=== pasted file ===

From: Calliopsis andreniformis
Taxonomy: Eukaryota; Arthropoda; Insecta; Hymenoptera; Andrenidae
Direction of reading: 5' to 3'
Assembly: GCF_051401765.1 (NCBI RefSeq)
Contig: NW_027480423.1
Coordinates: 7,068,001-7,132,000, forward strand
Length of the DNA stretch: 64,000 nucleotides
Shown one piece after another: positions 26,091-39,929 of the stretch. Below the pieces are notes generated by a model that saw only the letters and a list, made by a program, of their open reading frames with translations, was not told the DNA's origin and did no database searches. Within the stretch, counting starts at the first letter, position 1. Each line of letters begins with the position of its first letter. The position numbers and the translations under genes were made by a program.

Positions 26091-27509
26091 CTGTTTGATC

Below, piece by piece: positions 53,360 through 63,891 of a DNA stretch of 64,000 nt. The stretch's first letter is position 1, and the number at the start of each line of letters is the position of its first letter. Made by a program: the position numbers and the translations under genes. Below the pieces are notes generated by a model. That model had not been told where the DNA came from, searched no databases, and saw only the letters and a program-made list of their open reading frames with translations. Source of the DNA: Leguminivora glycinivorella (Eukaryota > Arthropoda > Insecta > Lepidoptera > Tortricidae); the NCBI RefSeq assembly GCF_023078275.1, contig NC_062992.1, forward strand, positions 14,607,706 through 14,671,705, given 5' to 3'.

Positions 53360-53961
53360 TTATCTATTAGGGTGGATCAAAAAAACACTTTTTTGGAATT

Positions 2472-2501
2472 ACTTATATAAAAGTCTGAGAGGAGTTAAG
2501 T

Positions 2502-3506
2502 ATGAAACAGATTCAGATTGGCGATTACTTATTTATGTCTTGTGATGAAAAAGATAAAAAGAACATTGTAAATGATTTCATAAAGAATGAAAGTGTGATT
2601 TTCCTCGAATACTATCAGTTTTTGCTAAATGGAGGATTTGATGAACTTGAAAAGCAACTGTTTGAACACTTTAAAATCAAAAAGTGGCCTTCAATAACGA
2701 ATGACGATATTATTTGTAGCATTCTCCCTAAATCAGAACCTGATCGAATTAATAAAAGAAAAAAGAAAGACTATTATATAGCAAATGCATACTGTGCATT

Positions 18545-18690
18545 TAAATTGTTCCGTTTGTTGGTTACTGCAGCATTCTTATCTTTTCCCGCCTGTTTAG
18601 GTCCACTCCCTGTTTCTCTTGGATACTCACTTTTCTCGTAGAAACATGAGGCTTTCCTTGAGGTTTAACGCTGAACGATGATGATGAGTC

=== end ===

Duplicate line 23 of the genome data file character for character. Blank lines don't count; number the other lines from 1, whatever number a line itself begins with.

18601 GTCCACTCCCTGTTTCTCTTGGATACTCACTTTTCTCGTAGAAACATGAGGCTTTCCTTGAGGTTTAACGCTGAACGATGATGATGAGTC